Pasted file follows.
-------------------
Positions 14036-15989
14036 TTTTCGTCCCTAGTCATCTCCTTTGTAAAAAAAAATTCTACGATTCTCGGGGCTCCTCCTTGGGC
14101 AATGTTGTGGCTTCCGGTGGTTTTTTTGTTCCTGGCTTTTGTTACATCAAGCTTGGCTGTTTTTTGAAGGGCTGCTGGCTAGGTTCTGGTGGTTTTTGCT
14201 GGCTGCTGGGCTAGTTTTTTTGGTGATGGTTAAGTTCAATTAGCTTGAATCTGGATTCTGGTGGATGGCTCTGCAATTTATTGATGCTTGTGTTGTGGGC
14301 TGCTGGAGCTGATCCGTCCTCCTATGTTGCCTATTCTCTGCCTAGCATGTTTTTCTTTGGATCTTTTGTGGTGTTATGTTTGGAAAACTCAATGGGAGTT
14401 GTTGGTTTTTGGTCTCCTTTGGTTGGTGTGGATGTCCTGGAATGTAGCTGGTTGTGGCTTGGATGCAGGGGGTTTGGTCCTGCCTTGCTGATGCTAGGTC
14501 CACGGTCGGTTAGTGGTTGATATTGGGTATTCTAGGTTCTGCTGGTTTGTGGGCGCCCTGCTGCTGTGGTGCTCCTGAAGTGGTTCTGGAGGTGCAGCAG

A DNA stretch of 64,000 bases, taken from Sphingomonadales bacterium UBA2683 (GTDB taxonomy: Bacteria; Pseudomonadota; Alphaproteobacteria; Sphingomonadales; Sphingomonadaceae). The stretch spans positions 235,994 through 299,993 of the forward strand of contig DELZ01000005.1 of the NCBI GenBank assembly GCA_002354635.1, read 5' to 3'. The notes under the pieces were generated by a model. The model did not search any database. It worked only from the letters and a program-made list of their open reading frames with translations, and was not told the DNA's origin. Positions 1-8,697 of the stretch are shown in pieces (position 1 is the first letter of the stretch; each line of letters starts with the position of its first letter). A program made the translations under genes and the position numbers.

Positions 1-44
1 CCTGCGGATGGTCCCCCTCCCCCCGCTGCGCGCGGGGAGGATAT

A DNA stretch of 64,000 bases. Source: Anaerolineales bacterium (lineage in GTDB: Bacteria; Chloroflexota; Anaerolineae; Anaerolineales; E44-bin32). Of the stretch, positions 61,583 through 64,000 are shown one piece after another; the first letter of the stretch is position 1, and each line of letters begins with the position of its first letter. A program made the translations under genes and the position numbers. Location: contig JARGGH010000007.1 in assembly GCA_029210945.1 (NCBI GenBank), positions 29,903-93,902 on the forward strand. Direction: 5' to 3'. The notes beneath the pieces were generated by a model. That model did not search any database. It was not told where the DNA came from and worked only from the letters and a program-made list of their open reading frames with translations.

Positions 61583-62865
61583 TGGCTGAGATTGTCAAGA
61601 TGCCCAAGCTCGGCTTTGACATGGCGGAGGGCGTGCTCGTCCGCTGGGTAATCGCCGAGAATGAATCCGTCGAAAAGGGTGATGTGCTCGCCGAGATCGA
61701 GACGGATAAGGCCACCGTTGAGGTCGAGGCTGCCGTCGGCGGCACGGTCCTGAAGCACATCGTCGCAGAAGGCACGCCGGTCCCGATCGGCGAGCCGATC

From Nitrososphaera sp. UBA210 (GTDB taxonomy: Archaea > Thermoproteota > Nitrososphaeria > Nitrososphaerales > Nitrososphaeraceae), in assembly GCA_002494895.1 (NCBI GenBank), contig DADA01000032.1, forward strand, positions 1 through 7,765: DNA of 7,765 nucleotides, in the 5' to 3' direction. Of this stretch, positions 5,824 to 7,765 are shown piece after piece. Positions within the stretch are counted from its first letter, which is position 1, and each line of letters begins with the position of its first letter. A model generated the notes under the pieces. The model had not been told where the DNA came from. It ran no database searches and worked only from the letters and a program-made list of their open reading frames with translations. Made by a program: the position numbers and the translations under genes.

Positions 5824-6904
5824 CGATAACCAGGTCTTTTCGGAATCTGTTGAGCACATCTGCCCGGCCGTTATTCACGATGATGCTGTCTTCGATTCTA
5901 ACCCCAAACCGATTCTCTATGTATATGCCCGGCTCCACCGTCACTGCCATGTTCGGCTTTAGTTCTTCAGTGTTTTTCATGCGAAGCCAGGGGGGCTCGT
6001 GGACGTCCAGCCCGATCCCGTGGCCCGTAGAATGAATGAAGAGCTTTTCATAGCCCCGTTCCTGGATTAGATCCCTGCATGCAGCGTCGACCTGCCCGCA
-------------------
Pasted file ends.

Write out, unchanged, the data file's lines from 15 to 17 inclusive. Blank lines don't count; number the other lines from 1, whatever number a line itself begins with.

61701 GACGGATAAGGCCACCGTTGAGGTCGAGGCTGCCGTCGGCGGCACGGTCCTGAAGCACATCGTCGCAGAAGGCACGCCGGTCCCGATCGGCGAGCCGATC

From Nitrososphaera sp. UBA210 (GTDB taxonomy: Archaea > Thermoproteota > Nitrososphaeria > Nitrososphaerales > Nitrososphaeraceae), in assembly GCA_002494895.1 (NCBI GenBank), contig DADA01000032.1, forward strand, positions 1 through 7,765: DNA of 7,765 nucleotides, in the 5' to 3' direction. Of this stretch, positions 5,824 to 7,765 are shown piece after piece. Positions within the stretch are counted from its first letter, which is position 1, and each line of letters begins with the position of its first letter. A model generated the notes under the pieces. The model had not been told where the DNA came from. It ran no database searches and worked only from the letters and a program-made list of their open reading frames with translations. Made by a program: the position numbers and the translations under genes.

Positions 5824-6904